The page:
ASA upholds Ladbrokes gambling ad as socially irresponsible for problematic behaviour

Published on 09 June 2021

The question

Is a gambling ad that features potentially problematic behaviour socially irresponsible?

Key takeaway

Advertisers must ensure that any ads associated with gambling do not highlight any problematic behaviour, such as detachment from surroundings and preoccupation with gambling, to avoid the ad being found socially irresponsible.

The ad

On 25 October 2020, All4 played a Ladbrokes video-on-demand ad which showed various people using the Ladbrokes app on their mobile phones. One scene showed a clip of a horse race, before showing a man in a café with several other people watching the horse race. The man is shown shaking the table with his knee and is described as “a bag of nerves”. A woman turns to him and says, “Really?” which captures his attention briefly, but he then subsequently turns away. The man’s food remains untouched and his interaction with others is brief, indicating that he is too preoccupied with the outcome of the race to eat or chat.

The complaint

The complainant challenged whether the ad depicted gambling behaviour that was socially irresponsible.

The response

Ladbrokes did not believe the ad depicted socially irresponsible behaviour because the character was not shown gambling or talking about gambling – the scene in question only showed the character waiting for the race to start. Ladbrokes also argued that nerves before a sporting event were a natural reaction – whether the person was gambling or not – and that being highlighted in the ad, as opposed to unhealthy gambling behaviour. They claimed that the scene did not indicate that nerves or gambling caused harm or distress for the character and that the character did not demonstrate any behaviour that could be considered socially irresponsible. They argued that the ad featured people in everyday situations and characters continuing with life in normal day-to-day activities – ie the character was in a social environment with friends eating a meal waiting for a race to start. In addition, the ad intended to convey that enjoyment that can be had from gambling and it portrayed using the app as fun and entertaining.

The decision

The ASA concluded that the ad depicted gambling behaviour that was socially irresponsible, breaching CAP Code rules 16.1 and 16.3.1. It noted Clearcast’s view, which was that the ad implied the man was watching a race on TV. It agreed that, based on the scene and the simultaneous voice- over, viewers were likely to interpret the ad as showing him watching the television as the race was about to begin. The ASA noted that he was watching intently, and his shaking the table with his knee which, while clearly intended to be humorous, suggested he was preoccupied with the race as his food remained untouched.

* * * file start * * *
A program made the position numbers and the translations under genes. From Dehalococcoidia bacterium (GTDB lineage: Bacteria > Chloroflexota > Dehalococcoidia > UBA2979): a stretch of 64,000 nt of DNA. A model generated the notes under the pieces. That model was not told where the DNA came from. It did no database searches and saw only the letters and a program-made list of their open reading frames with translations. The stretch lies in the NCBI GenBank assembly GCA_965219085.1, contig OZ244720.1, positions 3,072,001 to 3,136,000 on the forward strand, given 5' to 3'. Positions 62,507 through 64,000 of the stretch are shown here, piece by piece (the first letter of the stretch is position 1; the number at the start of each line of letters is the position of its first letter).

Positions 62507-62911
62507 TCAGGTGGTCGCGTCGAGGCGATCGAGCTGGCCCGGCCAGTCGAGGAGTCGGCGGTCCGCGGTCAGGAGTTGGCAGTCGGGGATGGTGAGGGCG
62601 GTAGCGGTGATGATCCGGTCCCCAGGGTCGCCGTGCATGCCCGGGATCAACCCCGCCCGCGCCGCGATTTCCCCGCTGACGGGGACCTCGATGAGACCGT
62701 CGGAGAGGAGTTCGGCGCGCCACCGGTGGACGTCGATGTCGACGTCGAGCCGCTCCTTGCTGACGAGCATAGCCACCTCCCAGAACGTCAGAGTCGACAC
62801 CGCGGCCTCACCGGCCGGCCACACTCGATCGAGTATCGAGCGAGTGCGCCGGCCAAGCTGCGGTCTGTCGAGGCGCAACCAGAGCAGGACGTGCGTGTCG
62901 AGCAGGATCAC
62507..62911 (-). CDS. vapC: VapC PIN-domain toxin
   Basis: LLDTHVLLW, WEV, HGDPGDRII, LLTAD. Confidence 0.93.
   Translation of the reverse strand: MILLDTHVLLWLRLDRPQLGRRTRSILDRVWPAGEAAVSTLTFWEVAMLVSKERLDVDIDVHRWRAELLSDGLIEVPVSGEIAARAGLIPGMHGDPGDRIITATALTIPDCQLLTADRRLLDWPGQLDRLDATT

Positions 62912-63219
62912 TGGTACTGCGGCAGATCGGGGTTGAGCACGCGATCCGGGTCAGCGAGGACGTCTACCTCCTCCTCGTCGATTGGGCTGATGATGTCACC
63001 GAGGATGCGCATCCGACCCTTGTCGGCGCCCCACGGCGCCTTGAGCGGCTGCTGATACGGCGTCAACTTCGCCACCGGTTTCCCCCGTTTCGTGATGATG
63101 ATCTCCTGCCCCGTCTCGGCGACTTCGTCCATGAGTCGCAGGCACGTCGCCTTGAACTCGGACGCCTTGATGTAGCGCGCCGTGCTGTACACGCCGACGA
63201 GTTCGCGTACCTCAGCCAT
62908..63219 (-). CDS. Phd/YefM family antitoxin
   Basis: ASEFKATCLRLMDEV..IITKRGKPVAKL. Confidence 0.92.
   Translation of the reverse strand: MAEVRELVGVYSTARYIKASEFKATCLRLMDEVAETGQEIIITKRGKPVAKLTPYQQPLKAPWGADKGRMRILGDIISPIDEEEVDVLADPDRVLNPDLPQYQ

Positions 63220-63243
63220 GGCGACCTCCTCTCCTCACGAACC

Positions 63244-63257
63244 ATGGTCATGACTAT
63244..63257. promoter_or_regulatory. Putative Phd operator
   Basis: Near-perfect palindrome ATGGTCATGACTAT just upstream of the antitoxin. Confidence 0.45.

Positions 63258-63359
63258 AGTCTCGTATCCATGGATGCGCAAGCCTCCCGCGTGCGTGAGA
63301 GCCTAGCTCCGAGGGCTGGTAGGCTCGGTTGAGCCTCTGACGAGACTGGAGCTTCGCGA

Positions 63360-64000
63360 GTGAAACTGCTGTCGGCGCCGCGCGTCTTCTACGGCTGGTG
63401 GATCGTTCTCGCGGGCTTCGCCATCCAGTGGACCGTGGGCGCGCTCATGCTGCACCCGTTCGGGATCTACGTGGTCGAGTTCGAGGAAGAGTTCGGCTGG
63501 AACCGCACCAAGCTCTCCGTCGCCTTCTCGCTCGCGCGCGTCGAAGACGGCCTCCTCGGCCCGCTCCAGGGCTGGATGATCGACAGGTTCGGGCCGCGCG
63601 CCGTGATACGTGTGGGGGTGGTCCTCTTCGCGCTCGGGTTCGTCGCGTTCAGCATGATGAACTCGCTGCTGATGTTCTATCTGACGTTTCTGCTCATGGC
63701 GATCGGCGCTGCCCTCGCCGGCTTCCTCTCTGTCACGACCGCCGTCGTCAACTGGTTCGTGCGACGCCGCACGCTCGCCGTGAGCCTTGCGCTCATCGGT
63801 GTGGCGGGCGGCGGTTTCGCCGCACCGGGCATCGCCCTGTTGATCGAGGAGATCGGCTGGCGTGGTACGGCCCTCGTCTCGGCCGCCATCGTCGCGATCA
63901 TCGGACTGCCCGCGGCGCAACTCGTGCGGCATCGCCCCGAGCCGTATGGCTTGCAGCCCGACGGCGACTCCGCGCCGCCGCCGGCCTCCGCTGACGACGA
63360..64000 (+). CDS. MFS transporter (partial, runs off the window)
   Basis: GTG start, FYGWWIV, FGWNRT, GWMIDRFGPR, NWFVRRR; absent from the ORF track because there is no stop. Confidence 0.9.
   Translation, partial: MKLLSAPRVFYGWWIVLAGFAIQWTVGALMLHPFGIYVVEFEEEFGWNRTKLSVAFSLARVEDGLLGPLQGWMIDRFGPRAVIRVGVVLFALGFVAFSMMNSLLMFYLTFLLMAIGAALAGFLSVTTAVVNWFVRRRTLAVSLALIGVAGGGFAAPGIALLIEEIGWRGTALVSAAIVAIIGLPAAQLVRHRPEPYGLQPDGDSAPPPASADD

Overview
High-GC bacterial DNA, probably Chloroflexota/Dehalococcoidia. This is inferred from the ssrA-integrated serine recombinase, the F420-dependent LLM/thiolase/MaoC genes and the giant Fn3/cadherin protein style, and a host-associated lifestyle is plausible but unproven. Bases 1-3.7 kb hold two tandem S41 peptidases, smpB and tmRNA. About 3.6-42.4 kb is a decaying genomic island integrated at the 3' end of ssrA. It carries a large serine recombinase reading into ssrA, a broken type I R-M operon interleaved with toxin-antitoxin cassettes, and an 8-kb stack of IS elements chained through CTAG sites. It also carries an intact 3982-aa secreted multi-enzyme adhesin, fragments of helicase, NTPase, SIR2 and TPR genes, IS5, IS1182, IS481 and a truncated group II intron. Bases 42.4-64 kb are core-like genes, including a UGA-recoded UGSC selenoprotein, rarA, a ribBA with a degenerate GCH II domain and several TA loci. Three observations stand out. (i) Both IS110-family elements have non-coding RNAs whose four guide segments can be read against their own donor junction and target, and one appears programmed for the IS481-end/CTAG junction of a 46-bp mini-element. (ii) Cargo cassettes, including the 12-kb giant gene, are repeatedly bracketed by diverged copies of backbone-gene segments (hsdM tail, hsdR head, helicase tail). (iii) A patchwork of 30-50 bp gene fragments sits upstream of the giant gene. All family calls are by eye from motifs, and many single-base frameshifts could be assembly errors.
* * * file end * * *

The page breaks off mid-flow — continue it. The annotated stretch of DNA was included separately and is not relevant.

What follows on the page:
The ASA also took the view that the character was so engrossed in the race that his companion had to point out his actions to draw his attention away from watching the television. The ASA noted that, after responding to his companion, the man appeared to turn away, though the shot was brief, and he was looking down. The ASA disagreed with Clearcast’s view that the man was not disconnected from his companion, or from the room, but that viewers would assume from his behaviour that he was preoccupied with the outcome of the race in relation to a bet he had placed. Finally, the ad described the character as being a “bag of nerves”, which the ASA believed viewers were likely to interpret as a result of him having placed a bet on the race.

Why is this important?

The ASA upholding the complaint is a clear warning to marketers that, even if a depicted scenario is intended to be humorous, an ad must not portray, condone or encourage gambling behaviour that is socially irresponsible or could lead to financial, social or emotional harm.

Any practical tips?

Marketers should refer to CAP’s 2018 “Guidance on Gambling advertising: responsibility and problem gambling”, which makes it clear that ads which portray or otherwise refer to individuals displaying problem gambling behaviours or other behavioural indicators linked to problem gambling are likely to breach the CAP Code.

Behaviours associated with people displaying or at risk from problem gambling include detachment from surroundings and preoccupation with gambling. Marketers should take care to avoid any implication of such behaviours, including outwardly light-hearted or humorous approaches that could be regarded as portrayals of those behaviours.

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